Monday, April 12, 2010
That’s a tough question. There are so many stellar albums to choose from. Solo vs. band? Traditional vs. contemporary? Piobaieachd vs. light music? Pure piping vs. mixed instrumental? I have favorites in all of these genres, but over the years the ones that tend to get the most play time are the live pipe band concert albums. I love the tangible energy that comes across in the recording from the crowd as well as the feel of adrenaline in the music that is a product of live performances.
With so many stellar live concert albums to choose from, narrowing it down to one choice is a difficult order. If I were to base my pick on sentimentality and sheer enjoyment, the clear winner for me is Simon Fraser University’s “Alive in America” album.
Although not as well known or acclaimed as their “Live at Carnegie Hall” album recorded two years later, “Alive in America” captures the band on a high right after their first win at the worlds in 1995 and shortly before repeating in ‘96. The album is almost entirely pure pipe band playing with no tricks or gimmicks. From the opening track the bright tone and extremely musical playing draws you in and holds your interest until the last note is played, leaving you wanting more.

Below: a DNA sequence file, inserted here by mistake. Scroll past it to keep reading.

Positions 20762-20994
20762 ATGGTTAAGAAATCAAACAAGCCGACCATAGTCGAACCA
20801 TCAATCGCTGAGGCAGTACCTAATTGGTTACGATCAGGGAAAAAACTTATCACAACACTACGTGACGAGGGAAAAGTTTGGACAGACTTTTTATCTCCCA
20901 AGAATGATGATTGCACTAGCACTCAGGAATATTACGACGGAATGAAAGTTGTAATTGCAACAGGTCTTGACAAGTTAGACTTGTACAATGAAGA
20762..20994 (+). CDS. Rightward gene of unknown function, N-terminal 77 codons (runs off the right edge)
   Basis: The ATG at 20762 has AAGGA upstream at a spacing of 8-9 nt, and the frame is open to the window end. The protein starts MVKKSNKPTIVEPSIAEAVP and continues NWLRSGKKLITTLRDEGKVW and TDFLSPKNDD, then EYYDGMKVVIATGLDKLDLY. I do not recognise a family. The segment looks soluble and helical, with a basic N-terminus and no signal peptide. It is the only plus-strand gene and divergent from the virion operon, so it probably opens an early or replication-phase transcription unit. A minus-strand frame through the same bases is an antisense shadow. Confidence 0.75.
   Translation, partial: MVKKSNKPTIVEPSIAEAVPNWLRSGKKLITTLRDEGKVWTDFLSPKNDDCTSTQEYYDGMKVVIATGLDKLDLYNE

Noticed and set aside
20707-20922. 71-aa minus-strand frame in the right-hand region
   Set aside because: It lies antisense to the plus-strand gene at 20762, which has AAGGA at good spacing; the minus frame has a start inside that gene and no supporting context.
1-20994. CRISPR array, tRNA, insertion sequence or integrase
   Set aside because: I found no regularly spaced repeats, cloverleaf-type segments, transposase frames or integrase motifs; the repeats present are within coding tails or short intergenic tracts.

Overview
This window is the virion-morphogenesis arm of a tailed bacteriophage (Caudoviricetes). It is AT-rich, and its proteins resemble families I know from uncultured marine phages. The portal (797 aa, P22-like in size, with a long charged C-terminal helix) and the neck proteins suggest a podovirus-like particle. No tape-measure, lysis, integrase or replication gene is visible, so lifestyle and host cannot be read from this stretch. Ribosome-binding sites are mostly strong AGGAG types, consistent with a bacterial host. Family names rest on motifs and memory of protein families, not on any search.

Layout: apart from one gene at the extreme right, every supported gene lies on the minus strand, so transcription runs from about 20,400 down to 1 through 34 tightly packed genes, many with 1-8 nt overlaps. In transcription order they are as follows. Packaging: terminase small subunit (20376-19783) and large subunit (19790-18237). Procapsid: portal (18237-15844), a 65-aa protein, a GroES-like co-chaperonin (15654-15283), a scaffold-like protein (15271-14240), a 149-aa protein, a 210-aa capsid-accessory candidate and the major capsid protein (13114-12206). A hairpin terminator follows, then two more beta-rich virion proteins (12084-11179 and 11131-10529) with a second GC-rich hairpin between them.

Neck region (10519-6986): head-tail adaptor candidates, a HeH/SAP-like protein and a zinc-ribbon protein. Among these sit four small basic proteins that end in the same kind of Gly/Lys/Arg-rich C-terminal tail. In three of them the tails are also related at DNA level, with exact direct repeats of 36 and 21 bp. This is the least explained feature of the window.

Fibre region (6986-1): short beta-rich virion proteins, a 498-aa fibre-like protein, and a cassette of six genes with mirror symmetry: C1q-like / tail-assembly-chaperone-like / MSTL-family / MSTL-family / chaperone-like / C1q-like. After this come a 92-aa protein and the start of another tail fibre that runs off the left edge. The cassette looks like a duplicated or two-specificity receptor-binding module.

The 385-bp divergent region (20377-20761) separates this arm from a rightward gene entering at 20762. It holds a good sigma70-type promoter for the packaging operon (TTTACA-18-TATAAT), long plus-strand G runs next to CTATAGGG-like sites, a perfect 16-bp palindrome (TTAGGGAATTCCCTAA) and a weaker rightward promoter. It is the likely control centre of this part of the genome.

I practically wore out my walkman listening to the cassette tape of this album over and over during the formative years when I was just starting out on the pipes. Listening to the album today is somewhat sentimental because it brings back the feelings I had then, when my sheer excitement to play the pipes and passion for the music was in its formative stages. Whereas I am more prone now to listen with a critical ear, back then I was utterly awestruck with the brilliant and seemingly impossible music which seemed to be flowing so effortlessly.